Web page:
Naugatuck Daily News from Naugatuck, Connecticut on October 1, 1949 · Page 1
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Naugatuck Daily News from Naugatuck, Connecticut · Page 1

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Saturday, October 1, 1949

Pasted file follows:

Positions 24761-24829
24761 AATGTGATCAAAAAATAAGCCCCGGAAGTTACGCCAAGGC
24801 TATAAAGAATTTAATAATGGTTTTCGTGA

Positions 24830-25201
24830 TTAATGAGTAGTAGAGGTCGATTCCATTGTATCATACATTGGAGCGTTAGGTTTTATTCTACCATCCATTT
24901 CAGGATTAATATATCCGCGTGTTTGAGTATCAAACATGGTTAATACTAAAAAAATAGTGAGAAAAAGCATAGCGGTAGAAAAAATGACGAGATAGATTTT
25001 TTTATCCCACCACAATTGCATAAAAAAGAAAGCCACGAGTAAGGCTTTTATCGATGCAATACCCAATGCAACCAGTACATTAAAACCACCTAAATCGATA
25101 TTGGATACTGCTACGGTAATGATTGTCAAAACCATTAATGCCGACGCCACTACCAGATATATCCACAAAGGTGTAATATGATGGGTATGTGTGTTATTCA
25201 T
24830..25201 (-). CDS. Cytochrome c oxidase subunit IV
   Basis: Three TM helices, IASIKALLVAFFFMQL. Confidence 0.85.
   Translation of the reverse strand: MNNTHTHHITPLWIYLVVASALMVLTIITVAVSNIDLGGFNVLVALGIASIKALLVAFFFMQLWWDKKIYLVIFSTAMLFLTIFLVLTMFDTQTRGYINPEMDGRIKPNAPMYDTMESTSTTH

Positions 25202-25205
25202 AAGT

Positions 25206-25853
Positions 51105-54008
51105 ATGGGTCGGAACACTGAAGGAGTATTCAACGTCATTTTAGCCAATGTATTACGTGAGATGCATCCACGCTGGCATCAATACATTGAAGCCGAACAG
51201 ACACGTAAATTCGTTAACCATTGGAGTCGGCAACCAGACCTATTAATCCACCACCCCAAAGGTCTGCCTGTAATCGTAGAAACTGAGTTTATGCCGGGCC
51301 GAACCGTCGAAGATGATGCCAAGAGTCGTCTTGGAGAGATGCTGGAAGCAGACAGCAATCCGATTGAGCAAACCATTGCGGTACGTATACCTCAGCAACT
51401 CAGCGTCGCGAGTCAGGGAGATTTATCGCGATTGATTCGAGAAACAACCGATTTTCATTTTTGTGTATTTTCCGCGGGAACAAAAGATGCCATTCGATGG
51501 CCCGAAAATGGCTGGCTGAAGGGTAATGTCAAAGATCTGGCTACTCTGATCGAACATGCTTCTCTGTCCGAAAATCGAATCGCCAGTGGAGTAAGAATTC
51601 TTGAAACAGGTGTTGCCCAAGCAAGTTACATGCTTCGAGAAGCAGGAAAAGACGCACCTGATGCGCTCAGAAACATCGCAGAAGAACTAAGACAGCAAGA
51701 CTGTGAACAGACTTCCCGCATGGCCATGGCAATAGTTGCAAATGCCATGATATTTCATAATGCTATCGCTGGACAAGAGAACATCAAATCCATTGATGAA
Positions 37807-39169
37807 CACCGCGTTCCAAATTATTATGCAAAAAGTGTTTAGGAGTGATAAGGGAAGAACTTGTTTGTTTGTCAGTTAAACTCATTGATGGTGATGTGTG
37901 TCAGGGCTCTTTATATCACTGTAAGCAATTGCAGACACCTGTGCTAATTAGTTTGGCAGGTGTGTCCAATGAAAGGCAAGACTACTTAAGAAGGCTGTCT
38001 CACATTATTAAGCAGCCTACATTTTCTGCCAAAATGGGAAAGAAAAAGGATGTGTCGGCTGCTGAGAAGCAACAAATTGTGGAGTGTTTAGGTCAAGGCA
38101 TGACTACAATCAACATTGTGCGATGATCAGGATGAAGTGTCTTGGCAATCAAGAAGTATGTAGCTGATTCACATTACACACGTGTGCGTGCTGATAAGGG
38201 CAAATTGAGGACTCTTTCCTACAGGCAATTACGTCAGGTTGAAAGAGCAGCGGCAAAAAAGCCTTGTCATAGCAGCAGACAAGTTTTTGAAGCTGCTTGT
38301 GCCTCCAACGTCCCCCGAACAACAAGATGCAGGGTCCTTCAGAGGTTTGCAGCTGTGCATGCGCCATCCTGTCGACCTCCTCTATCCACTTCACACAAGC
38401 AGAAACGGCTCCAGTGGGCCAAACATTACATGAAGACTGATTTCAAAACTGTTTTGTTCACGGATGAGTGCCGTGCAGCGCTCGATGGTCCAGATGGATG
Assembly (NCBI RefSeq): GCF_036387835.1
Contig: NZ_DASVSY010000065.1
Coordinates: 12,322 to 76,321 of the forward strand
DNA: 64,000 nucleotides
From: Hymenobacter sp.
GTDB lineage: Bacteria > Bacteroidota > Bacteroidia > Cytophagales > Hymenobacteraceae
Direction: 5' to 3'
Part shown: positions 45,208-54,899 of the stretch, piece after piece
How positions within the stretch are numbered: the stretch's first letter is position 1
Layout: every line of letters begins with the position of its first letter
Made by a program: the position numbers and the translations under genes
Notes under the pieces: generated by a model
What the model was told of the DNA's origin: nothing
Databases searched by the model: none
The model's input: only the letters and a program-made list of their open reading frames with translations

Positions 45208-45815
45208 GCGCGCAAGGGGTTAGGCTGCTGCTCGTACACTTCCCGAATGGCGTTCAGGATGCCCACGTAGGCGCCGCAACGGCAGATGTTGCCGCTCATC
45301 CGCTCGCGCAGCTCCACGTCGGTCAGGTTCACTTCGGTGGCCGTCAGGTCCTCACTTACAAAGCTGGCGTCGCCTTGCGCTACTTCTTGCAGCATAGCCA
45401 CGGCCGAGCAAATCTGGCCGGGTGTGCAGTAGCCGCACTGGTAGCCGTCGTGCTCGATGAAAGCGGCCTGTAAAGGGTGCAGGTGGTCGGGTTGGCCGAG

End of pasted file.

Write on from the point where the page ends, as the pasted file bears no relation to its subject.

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Today's Chuckle Mother (pointing to picture of Pilgrims going (o Church): "See? They went to church every Sunday'." Son (noticing guns carried by the men): "I'd go every day if I could shoot Indians on the way!" —Rex Top-ics. VOL. LXIV, NoTiso aitruttuck Urn In "Dedicated To Community Public Service" WKATHER Kiilr nnd continued cool tfdny. Clear nnd Hllghtly cooler tonight with some light froM inland. Sunday fair with slightly higher temperatures away from th« roast, TEMPERATGRKS Midnight, 48; 3 a. m., 45; 0 3. m., 42; 9 a. m., 66. ESTABLISHED 18S5 SATURDAY, OCTOBER 1, 1949 Leased Wire Service of the United Press 6 PAGES PRICE FIVE CENT* In Beacon Falls Election ons To See Yanks-Sox Receive Naugatuck News Softball Trophy t.OB MARIANO AND CHET BULKA, co-managers of Luke Kane's snfthull team, winners of the :>econd annual Xaugatue!: Newts Amateur Softball tournament, arc shown bcins presented the NEWS irophy symbolic of the soft hall championship of Naugatuc c, by William Simmons, NEWS sports editor. The team won the championship by defeating ;he Straits -il!e Sp«. 3-1 and 13-3 in the best of three finals. Shown above, left to right, are: Luke Kane, team up onsor who is holding an envelope containing tickets and funds for food and transportation for the t.«m: Mr. Mariano. Mr. Bulka and Mr. Simmons. Guests Of NEWS AtYankee-Red Sox Game Tonior^mv Two Additional Entertainers Listed For Club Block Dance irf-rs ,-f Luke Kane's Softball team, winners of 11C- r:ecund annual A'augatueU News Amateur Softball tournament who will be guests of the NEWS at the N w I'ork Yankee-Boston Red Sox game tomorrow at Yankee Stadium, aro shown above. Pictured above, sMtad, left to-right, are: Bob McDnrmott, Lou Ethier, Chet Bulka. rjt Uraska, Dave Kelson Neil Tuohy, ant! Wait Musick. Standing, left to right: Pete Thomas, Vic.Niff, Jack Foley, Bob Mariano, Art Nanges, Tom Wisniewski and Fred Zonino. , Members of Luke Kane's Softball team are the envy of Naugatuck today. The team won the second annual Naugatuck News Amateur Softball Tournament and in addition to winning possession of the NEWS trophy, were awarded tickets to tomorrow's New-York Yankees. Boston Red Sox game at Yankee Stadium. They will attend as guests of the NEWS. At present .the Red Sox are one- full same in frn.it of the Yankees. by virtue o!" their 12-9 victory over Washington yestjrday. The Yanks, who had been tied with the Sox, fell behind yesterdriy when they dropped a 4-1 decision to the Philadelphia Athletics. Tomorrow's game could very well be :t. The Yankees are host to the Red Sox in a single game today at Yankee Stadium and a win for the Bronx Bombers will carry the pennant fight right down to-the wire, lifting then-, back into a tie for the American League lead and making the winner of tomorrow's garr.e .he leacrue champion. If the Yankees can pull even by winning today, tomorrow's game will draw more attention than the World Series {c^mes. The odds are all against, the Yankees in their pennant fifjht. The club won the praise of the entire baseball world this season by graining the lead at the start of the season and holding it un'.il early this week, when Boston finally edged ahead. Despite the fact that they were picked to finish from third to fifth place, and despite no le:;s than 70 injuries to playc:rs, the Yanks stayed in the fight all the way, and are still in the thick of it. However, Boston's power-laden club seems to have the edge. The Sox have 'won 11 of their last 12 games and 61 cf their last 81. July 4, when baseball men say the club that is in first place will win the pennant, sav.' the Yankees on top with a record of 48 wins and 25 defeats. Boston was 12 games behind with 35 wins and 36 losses. Since then the Yankees have been playing at a .594 percentage, with 47 wins and 32 defeats in their last 79 games, while Boston has been playing at a .753 clip, with 61 wins and only 20 losses in the same period of time. At the rate they have been going, their sheer momentum should carry them on to the pen- j nant. 1 Regardless of the outcome of to- I day's t;«me, the borough's Softball champions KhouUl nee a day of excellent bu.Hi.-linll. The two clubs arc undoubtedly the best the American Tjcaguc can offer. With Boston's power and the Yankees' do-or-dio '.lourage. the game shapes up as c^ natural. Members of the team who- will witness the game are: Tom Wisniewski, Ed Uraska, Vic Niff, Walt Musick, Bob McDermott, Bob Marino, Chet Bulka, Fred Zonino, Art Nauges, Pete Thomas, Neil Tuohy, Dave Nel.son, Jack Foley, Lou Ethier and Bernie .Digris. Luke Kane, sponsor of the team, will also make the trip. Deaths YOUNG—W'.-s. Catherine Jane, 95. of 763 Baidv.-in street, Waterbury, 'n Waterbury, Oct.. 1. 1949. Fu- ' Tieral Monday aitcrroon at 2j o'clock at The Alderson Funeral ; Home, 201 Meadow street. Burial j in Grove cemetery. Frionds may '•all a; tho "un»ra! icmc :onior- row afternoon and >:venin£T from 3 to 5 and from 7 '.c 3 o'clock. RETURN The Misses Joscphin 0 and Rose mary Lammano. .of Scott street, who spent the smnrrici- touring Eu rope, returned to the boro-ash last | light. They made the trip from ! Paris to New York by air. j —Com* 1 run! sec- tu«» next look in pars, j T*c 19JO Stti,1pfciKpr is now on display | »« F.ricksoD Mi.tors, 159 Hubhpr AKe.— i AdT. I WARNS RUSSIA Belgrade—Marshal Tito today M-anu'd Russia that she must assume responsibility for the consequences which may result from breaking: her treaty of friendship with Yuiroslavijv. Tito also said that Kussiu must be responsible fur the cmisrqu.'iiocs of Soviet tiHioji movements on Yugoslav borders. oOo WANT KXPLANATION Shanghai — The United States ^v.'ints to know what the Chinese '.iCatkmaUst govornmsnt intends to-do with three American merchant ships held at gunpoint off Shanghai. The State Department says American diplomats are asking the Chinese for details of the detention of the three vessels. Births BULLETINS (By United Press) SPECIAL SESSION Hartford — Grcv. Bowles today called the General Assembly into special session next Wednesday to consider emergency changes in the State Housing Act. The session will be convened at 11 a. m., October 5th. 0j Oo STKIKFS Pittsburgh—Close to one-million men are striking in two of our biq-fjest industries. A half million fiteelworkers have joined 380,000 ^oal miners on the strike front. A.nd about a million other workers may be idle in coming "weeks ns factories begin to feel the pinch of coal and steel shortages. oOo BWSINKSS UP Washington—Some government agencies gay business Is picking up. AH evidence of better economic conditions, the Commerce Department says unemployment fell of by some 338.000 last month. It was the second straight monthly decline. * Plan Organization Of American War Mothers Chapter Plans for the organization of a Naugatuck chapter of the American War Mothers, will be made at an initial meeting of Jnter- csted women tomorrow afternoon at 2:30 o'clock in the Town Hall, it was announced today by Mrs. Frank Clark, Nbcon avenue. Mrs. Helen Monaco, Hamden> state president, and other state officers will attend tomorrow's meeting to assist in organizational work. Mrs. Glark pointed out that principal work of the organization is assistance to hospitalized veterans. All mothers of men or women w'-io served in either World War I or World War II are invited to join. Those interested in attending may call Mrs. Clark at 6573; Mrs. Victor Le-monie at 4764 or Mrs. Harold H. Lewis, 3955. LAWLOR—St. Mary's Hospital, Ocl.. 1, a son to Mr. and Mrs. Robert Lawlor, 163 Meadow street. Mrs. Lawlor is the former Norrnajean Douty, ^Naugatuck, "3EHAM — St.. Mary's hospital, Oct. l, a son to Mr. and Mrs. George P>eharn, 10 Fairviow avenue Mrs. Bcham is the former Mary Duffy. KMKRGKNCY AREAS The Stale Labor Department has reported to Governor Bowles that eight Connecticut communities are tentatively classified as emergency areas. They are Ansonia. Bridgeport, Daniolson, New I Britain. W;itorbury, Brislol, New i London-Groton and Meriden. Juveniles Present Operetta At Grange Booster Night Twenty-two members of tho Juvenile Beacon Valley Grange p/esent- ed the operetta, "Peter Pumpkin Face" at last night's "Booster Night" meeting of the Grange in the Grange hall. Two comedies also were nresent- ed, "Alice's Errand", by Marguerite Henry, Dorothy Benson :ind Charles Mcssner and "Too Much Worcstershire Sauce", by Harry Steele and Rita Popke. Thomas Horan recited an original composl- •ion based on Grange activities and community singing was en- ioyed to the accompaniment of John Filanowski and his accordion. The meeting opened with the oresentation of the flag by members of Boy Scout Troop 9, Beacon Valley. Mrn. Benson, master, presided. Dancing to the music of Ray Hotchkiss and his orchestra was "n.foyed and refreshments were served* Driver In Three Car Accident Pays $35 Fine In Court Peter Morley, 2 Pimaiiondale street, Seymour, charged with violating the rules of the road, was f ined $35 when he appeared before Tudge Martin L. Caine in Borough Court today. He was arrested early vestcrday morning after police said his car struck and damaged two oarked cars on South Main street, near Kennedy's Corner. The parked cars were owned by Toseph SanAngelo and Herculano T. Cebecieras, Jr., both of So'uth Main street. Arresting officers were 'Patrolmen James Hennessey and Theofil Pruchnicki. Robert E. Thomas, IV Cherry street, Waterbury, charged with vi- ilating the rules of the road after his car struck and injured a man in Water street last month, was 'ined $25. Exchangites Sponsor Event Tuesday Night Edward T. McGrath, r-"l>lic relations manager of the U. S. Rubber Co. footwear plant and Alan Oary, Waterbury radio star, have been added to the roster of entertainers for the Exchange Club Block Dance to be held Tuesday night, Clayton Dethlefsen and John Delaney, co-chairmen announced today. *• / Originally planned for last Wednesday and Thursday nights, but rained out, the dance will start at 8 o'clock. Tuesday. Mti&i'c for dancing will be provided by Ray Hotchkiss and his orchestra under the auspices of the American Federation of Musicians music fund. The affair will be held at the rubber company parking lot on Church street. Cliff (Doolittle) Warren, radio and recording singer, will be a feature of the program, as will be the Salem Village Quartet. The quartet, a unit of the Naugatuck Chapter of the Society for the Preservation and Encouragement of Barber Shop Singing in America, consists of Henry M. Bagley, bass; John Curtin, baritone; John Ricciardi, lead, and Thomas Chiswell, tenor. Refreshments will be available and a. prize will be awarded every 20-minutes of the program. Prizes have been made 'available by individual members of the Exchange Club. Former Resident Succumbs At 95 After Long Illness Mrs. Catherine''Jane Young, 85, widow of Robert Young, formerly of Naugatuck, died early today at her home, 763 Baldwin street, Waterbury, after a long illness. Born in New York city, July 18, 1854, she was the daughter of the late William and Catherine (Peni- man) McKnight. A member of the Naugatuck Congregational church, Mrs. Young was the oldest member of Evergreen chapter, Order of Eastern Star. She is survived by a son, George P. Young 1 of Orlando, Fla., and three daughters, Mrs. Catherine Steinholtz, Hartford; Mrs. Martha Norton, Waterbury, and Miss Jane TS. Young, Brooklyn, N. Y. Funeral services will be held Monday afternoon at 2 o'clock at the Alderson Funeral Home, 201 Meadow street, with the Rev. Wil- 'ard B. Soper, minister of the Congregational church officiating. Bur>al will be in Grove cemetery. Friends may call at the funeral home tomorrow afternoon and evening from 3 to 5 and from 7 to 9 o'clock. New School Bus Law In Effect Today Stop Signals To Be Operated By Bus Drivers A new law, concerning the passing of school buses, passed by this year's session of the General Assembly, becomes effective today The law, Public Act 330, is as follows: ''Section 2413 of the general statutes is repealed and the following is substituted in lieu thereof: (a) the operator of a motor vehicle, when overtaking any school bus that has stopped to receive or discharge passengers, shall, upon signal of the operation of such bus in the manner hereinafter provided, bring such motor vehicle to a full stop not less than 10 feet from the rear of such school bus and shall remain stationary until signalled to proceed bv such bus operator as hereinafter provided and may then proceed at a reasonable rate of sceed. provided, if nnv such motor vehicle shall be within a distance of 10 feet of such school bus at the lime such signal. shall have been given, the operator of euch motor vehicle may proceed to pass such school bus at a reasonable rate of speed. "(b) All motor buses regular^ used for the transportation of children to or from school shall be painted a uniform color. Except for the fenders and trim this color shall be 'National School Bus Chrome'. Such buses shall have conspicuously painted on the rear thereof, in letters of a size to be determined by the commissioner of motor vehicles, the words 'School Bus — Stop On Signal' and shall be equipped with a mechanically or manually operated 'Stop' sign of a type, size and color approved by said commissioner so attached, Jo the _le.fjt .side of, said school bus as to.nbe readily controlled by the operator of said bus." •"(c) The operator of any such school bus when about to bring his bus to'a stop or receive or discharge passengers shall immediately signal his intention to do so by causing said 'Stop' sign to be extended and displayed at the left side of his bus and shall come to a stop in such a place on the highway or shoulder thereof that said 'Stop' sign shall be clearly visible to the operator of an overtaking motor vehicle. He shall not open the door of said bus to receive or discharge passengers until all motor vehicles overtaking said bus at the time of giving such signal have either passed said bus or 'shall have stopped as hereinbefore Here Sunday LOUIS BUD1ENZ, former Communist, who will discuss Communism tomorrow night in the first of a forum series arranged by the St. Francis' Church Holy Name Society. Mr, Budenz will speak at 8 p. m. in Columbus hall. A large attendance is anticipated. Johnson Heads Armistice Day Committee Major J. William, Johnson, vice- chairman of the Naugatuck Veterans Council, has been jnacned chairman of arrangements for the annual celebration of. Armistice Day, Nov. 11. it was announced today by Vernon J. LaFave, chairman. At a recent meeting of the council, Austin Phillips was named director of miusical activities. As bugler, Mr. Phillips recently b<;- g«.n organization of a field music band and he .has been encouraged to develop this project. Mr. F'hiliips will also b'e- in charge of securing foands, and other mus cal organizations, Chairman LaFive said. The council has also placed an order for new helmets to be worn by members of the firing squad during military cere-monies, parades and funeraLs. —Olvc Hint yoDinCHtcr plenty «l Gr*<it "nV Furtn'M (ivrlortlv tinxtenrlxtil milk lir-mluo,.,! nii.I liottlnl on the larm. Co: 1 .Nauiratuck 504» lor ilellTory — A*-. Deputy Sheriff Dies At Beacon Falls Residence Deputy Sheriff Sherman D. Stocker 75. died' yesterday afternoon at his home in Plnesbridge after a short illness. He was ' horn in . Vermont Oct. 14, 1873, and came to Beacon Falls in 1910, after his retirement from the New York Police Department. He had ctoerated a chicken farm since coming to Beacon Falls. Mr. Slocker was alwayis interested in town affairs, and served as assessor, constable, on the board • of tax review and as second ^.:»lecitma.ni. He represented' Beacon Falls in the General As- sem.'bly in 1919 and 1921. He served nirte yea.rs as deputy sheriff under Higih Sheriff James Geddes. Two years ago iie was re- apipointed a deputy by High Sheriff George Rogers for a four year term. Mr. Stocker was a dife member .of Anchor Lodge No. 729, A. , F. and A. M. of New York City. Survivors "are his wife. Katherine (Gillette) Stocker; a son, Vernon; a daughter, Mrs. Harold J. Benz; and three granddaughters, all of Beacon Falls; two brothers, Merle and Leon Stocker of Wardsboro, Vt. 'Funeral services! will 'be htfld Monday afternoon at 2:30 o'clock from the Ward (Funeral Home. .Pine street, Seymour, with burial in Pinesbridge Cemetery, Beacon Falls. Tue Rev. L. A. Harper, minister of the United Church, Beacon Falls, will officiate. Friends may call at the funeral home Sunday afternoon and evening- from 3 to 5 and from 7 to 9 o'clock. —It's picnic and outing time. Can "Bill" OldnkoWBki, nt the City Package Store. Tel. 4898 li>r yonr n««dn in tieer unit <>th«r rvlteiiliniiiDtH. A\n\ '•"«r coolers.—AtlT. provided. After all ipassengera to be received are safely aboard said bus and all discharged passengers are safely off the traveled portion of the highway, such operator shall remove said 'Stop' sign from view and signal the operators oC stopped motor vehicles' to proceed. "(d) Any school bus may, in place of such stop aign, ibe equipped with an automatic flashing' os 1 blinker sto>p Hgtot approved by the motor vehicle commissioner. "(e) All motor vehicles, other than school touses, when used for the transportation of school children to and from .school or school activities for compensation, shall (Continued on Page Three) Masonic Legionnaires To Visit Shepherd Lodge Tues Night The Masonic Legionnaires of Connecticut will visit Shepherd Lodge, No, 78. A. F. .4 A. M. at the regrulai: communication to t>c held Tuesday evening, Oct. 4. at 7:30 j). m>. The Master Mason Degree will be conferred immediately after th.e business meeting. ' The degree team of the Masonic Legionnaires numbering about 30, i is very well known in Masonic circles all over the state and will occupy all the offices of the .lodge, and will have full charge of the work of the Msister Mason Degree. Refreshments will be served in the banquet hall between the first and second sections of the degree. All Master Masons are invited to greet tliesr visitor.* and witness the colorful' and excellent work for which this groulp i.s so well noted. Town Office Holders Face Test Monday Quiet Campaign As Republicans Fail To Name Candidate For 1st Selectman; Polls To Open From 6 To 6 "Beacon Falls Correspondent's Phone 674S Nearly 1.200 Beacon Falls residents will be eligible to take part in the town's first biennial election Monday, according: to figures compiled by Ruth M. Carroll, (R> and Mary C. Worrell (D), rejjisl trars of voters. Up to noon today there were 1180 voters, an increase of more than 30 over last year's total. This afternoon from 1 to 3 o'clock the board of selectmen and registrars wili sit to administer the oath to those whose rights have matured since Sept. 17 when the last regular session was held. Quiet campaigns have been carried out by both parties. The Republican Town Committee, in letters to voters, promises that when elected it will publish an annual report which will be simplified and understandable by all of the people of Beacon Falls." The letter also gives a brief character sketch of the principal candidates and asks that voters cast iheir ballots for a "straight Republican ticket," The Democrats pledge "good government," "businesslike administration" and "sound economy" in the pledge to voters. First Selectman Frank Semplenski will be unopposed for the top town post since the GOP has failed to name a candidate for that post. ... . Vote 6 to 6 Both parties point out that most of their candidates are young men and most of them are veterans of World War II. Both are also being offered transportation to the polls which are to be in the town hall. Balloting, by paper ballots will start at 6 o'clock Monday morning and continue until 6 .Vclock in the evening. Political Bally Tomorrow afternoon and evening the Democratic Town Committed •vill entertain residents at "a real old fashioned political rally" in the White Eagle hall. The affair will feature dancing and refreshments and the public ( s invited, accordng: to Town Chairman Walter Muroff. Music will l>e provided by the Stardust Rangers. Ail Democratic candidates will be at the affair to meet residents and discuss administrative views. GOP Installs Beacon Falls Republicans last night were urged to join state Republicans "to organize and fight to return Connecticut to the people if the- state" by Charles Kelly, New Canaan, assistant chairman of the State GOP Central Committee at a political gathering in the Community club. Kelly charges that the state ia being taken from the people under 'he administration of Governor Chester A. Bowles, (D). who the GOP claims is bringing "outsiders" >nto high posts in the state government. 'Continued on Page Three) You Should Know Andrew F. Nolan, Policy Maker For Steel Workers A member of the International Wage and Policy Committee of the United Steelworkers of America, CIO, a group in whose hands rests the fortunes of more than 1,000,000 workers in one of America's most important industries, An- .drew F. Nolan, of 175 Cherry street, is a man whom you should know. For the past several weeks the 27.0-man committee, comprised of representatives of locals from all over the United States and Canada, has been engaged in negotiations with the giant steel corporations, seeking to gain added benefits for workers. Government mediators offered a substitute plan for the requested wage increases, whereby a company-financed pension plan would be put into effect. Union officials agreed but company officials declined, offering instead a 10-cent pension package lor all its workers, with the condition that steelworkers pay part of the cost. This has been turned down _by the union. Three times before the union postponed a walkout, but the'V made it clear in rejecting U. S. Steel's, last offer there would be no more delays line. ' Mr. NolaT feels that he and other members o: the committee have been as fair with the steel operators as possible. He, and the committee as a whole, feels that the questions of employes' pensions and social insurance are a vital and necessary thing for all workers in the industry, and should be noncontributory on the part of the em- ployes. Steelworkers are ready to abide by any decisions made by their policy making • committee. They showed their faith in the men's integrity by naming them to their positions in popular elections and arc willing to allow the committee's decisions to shape their destinies. Naugatuck has sent forth many men, who, as statesmen and soldiers, iiave taken an active part in determining the country's future. Although his is not the type of position which commands the individual publicity and acclaim awarded to others, Mr. Nolan is a very definite part of the intricate machinery which makes the United States the greatest nation on earth. A native of Naugatuck, Andy, as (Continued on Page Three)